Nerio Alessandri was only 22 years old when he designed his first exercise machine in his parents’ garage. Soon, a local gym in his hometown of Cesena, Italy, bought some of his equipment, and a larger gym in the area commissioned 30 machines. “I took the order even though I had no team and no company premises apart from my parents’ garage,” Alessandri says. “This was the time I decided to dedicate myself full time to the Technogym project and to start up a proper company.”
That was 1983, and today, Technogym has 13 international branches, equipping more than 35,000 wellness centers and 20,000 private homes all over the world. The company furnishes machines for European soccer teams, Ferrari Formula One drivers and was the official supplier for multiple Olympic Games, including the 2008 Games in Beijing. Alessandri has won several international design awards, and he was the Ernst & Young Italian Entrepreneur of the Year in 2003.
Oh, and he’s a knight. In fact, he’s the youngest person to receive the Cavaliere del Lavoro (Italian industry knighthood) in history.
All of this is the result of his pioneering attitude toward fitness. During the aerobics-crazy ’80s and ’90s, Alessandri took a different approach, creating a culture of wellness that expanded the notion of health to include diet and a positive mental approach. Alessandri calls it “psycho-physical wellness.”
Today, he encourages other business owners to think of wellness as an investment in more productive and motivated staff: “At Technogym, we strongly believe that employees’ health and happiness represent both a corporate social responsibility and an economic asset for the company. That’s why we provide a comprehensive corporate wellness scheme for our staff including a complete gym and a personalized wellness program for each employee with a training program and medical and nutritional counseling.”
And Alessandri walks his talk. “I never miss my three times per week early morning workout,” he says. Although he does admit to indulging in a huge meal with family and friends now and then, as well as enjoying “a few glasses of red wine from my own vineyards.” Now that’s good living.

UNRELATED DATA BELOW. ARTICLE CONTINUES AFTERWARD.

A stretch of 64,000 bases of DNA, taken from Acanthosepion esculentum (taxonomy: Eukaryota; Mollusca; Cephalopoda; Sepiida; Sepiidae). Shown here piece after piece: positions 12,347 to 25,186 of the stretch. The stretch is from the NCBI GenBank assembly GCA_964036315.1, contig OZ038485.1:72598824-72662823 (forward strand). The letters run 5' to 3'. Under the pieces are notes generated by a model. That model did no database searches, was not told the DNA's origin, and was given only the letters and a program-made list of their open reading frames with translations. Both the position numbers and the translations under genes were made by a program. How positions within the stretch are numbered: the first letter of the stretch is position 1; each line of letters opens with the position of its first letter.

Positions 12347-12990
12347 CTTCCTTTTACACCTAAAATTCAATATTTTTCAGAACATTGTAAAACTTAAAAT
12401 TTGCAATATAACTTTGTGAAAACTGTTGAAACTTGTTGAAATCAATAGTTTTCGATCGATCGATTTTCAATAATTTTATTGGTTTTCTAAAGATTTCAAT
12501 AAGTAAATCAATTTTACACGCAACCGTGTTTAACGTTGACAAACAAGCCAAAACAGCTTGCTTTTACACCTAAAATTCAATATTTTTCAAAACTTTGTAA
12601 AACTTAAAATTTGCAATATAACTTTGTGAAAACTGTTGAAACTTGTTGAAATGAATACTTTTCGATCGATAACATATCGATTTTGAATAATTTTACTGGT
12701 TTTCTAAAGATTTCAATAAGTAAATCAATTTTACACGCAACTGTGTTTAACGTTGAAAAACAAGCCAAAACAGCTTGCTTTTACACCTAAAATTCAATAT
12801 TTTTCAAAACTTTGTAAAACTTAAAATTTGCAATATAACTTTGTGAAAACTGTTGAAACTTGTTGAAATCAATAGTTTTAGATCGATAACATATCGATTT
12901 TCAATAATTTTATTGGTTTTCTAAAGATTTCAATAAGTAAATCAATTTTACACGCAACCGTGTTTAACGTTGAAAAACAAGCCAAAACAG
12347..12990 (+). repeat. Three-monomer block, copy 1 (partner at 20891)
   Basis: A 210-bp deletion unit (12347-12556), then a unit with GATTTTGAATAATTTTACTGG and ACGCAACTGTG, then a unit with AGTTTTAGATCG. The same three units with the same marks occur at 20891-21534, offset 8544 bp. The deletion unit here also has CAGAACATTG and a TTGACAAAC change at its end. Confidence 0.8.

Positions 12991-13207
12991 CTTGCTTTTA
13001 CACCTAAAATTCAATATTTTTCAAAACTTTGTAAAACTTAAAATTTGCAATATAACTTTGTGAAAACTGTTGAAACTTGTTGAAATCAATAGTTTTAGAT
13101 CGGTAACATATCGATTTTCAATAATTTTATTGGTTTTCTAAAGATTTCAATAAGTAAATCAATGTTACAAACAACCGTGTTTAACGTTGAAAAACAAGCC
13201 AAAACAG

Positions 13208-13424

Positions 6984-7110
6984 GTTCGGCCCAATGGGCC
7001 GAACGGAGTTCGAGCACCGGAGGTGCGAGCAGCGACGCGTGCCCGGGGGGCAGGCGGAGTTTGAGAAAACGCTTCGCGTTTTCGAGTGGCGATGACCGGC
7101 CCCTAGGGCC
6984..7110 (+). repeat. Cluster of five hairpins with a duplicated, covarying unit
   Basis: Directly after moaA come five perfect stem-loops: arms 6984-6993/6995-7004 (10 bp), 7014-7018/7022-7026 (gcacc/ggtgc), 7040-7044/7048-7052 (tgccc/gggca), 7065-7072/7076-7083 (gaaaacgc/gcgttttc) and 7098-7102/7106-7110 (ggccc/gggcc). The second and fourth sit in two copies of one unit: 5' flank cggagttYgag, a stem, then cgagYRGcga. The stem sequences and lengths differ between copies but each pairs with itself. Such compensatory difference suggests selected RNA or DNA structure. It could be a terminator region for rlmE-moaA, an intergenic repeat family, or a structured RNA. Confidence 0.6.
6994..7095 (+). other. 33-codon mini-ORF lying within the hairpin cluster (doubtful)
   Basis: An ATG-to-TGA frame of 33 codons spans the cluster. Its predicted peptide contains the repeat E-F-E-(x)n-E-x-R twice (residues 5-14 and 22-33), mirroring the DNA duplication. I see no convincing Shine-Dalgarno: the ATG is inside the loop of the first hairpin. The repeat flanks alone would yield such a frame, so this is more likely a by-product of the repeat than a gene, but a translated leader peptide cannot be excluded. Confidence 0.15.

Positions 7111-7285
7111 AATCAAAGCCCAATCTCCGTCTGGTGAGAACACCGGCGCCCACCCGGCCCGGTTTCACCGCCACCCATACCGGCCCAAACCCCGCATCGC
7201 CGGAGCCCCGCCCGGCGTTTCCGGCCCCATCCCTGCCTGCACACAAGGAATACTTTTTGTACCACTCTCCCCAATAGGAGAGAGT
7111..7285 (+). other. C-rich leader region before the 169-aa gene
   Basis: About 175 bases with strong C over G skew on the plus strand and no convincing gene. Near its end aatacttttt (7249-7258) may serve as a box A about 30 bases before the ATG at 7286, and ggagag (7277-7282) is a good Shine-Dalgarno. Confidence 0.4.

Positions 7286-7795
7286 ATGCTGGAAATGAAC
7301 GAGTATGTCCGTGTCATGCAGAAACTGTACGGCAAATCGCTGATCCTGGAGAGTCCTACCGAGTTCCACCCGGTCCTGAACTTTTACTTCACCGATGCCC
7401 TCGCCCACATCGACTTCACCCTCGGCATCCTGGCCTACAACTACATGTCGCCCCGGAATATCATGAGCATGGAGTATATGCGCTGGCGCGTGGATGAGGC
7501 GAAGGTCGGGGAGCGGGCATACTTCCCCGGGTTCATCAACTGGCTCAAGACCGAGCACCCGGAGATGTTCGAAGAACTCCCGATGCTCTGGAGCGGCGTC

Big Business in a Small Town
How Cesena, Italy, Became the Heart of the Wellness Valley
Despite rapid growth and an international supply chain, Nerio Alessandri’s fitness company Technogym is still headquartered in his small hometown of Cesena, Italy. Why not move the base of operations to a larger, more metropolitan location?
“I have very strong ties with my region,” Alessandri says, “and I strongly believe that Technogym and the wellness lifestyle were not born there by chance. Romagna, our region, is well-known in Italy and in Europe for its balance between quality of life, economic wealth, good public services and people’s hospitality.”
In 2003, Alessandri launched the Wellness Foundation, a nonprofit that focuses on research, health education and cultural initiatives, with a special emphasis on the local area. The “Wellness Valley, Romagna Benessere” project aims to establish the region as a leader in quality of life.
“Many local stakeholders followed us in this initiative by creating a lot of wellness-based best practices,” Alessandri says. Businesses, government institutions, universities and the tourism industry have joined him in his quest to create an oasis in the fertile Italian valley where his company was born. Wellness holidays on the coast, health courses at universities, free checkups for citizens and citywide walking initiatives are just a few of the ways Alessandri’s concept of whole-life health has spread through the region.
So it makes sense to keep his company in Cesena, a place that has eagerly adopted the company’s concept of wellness. Last year, Romagna was ranked first in a happiness survey by Il Sole 24 Ore, an Italian financial newspaper.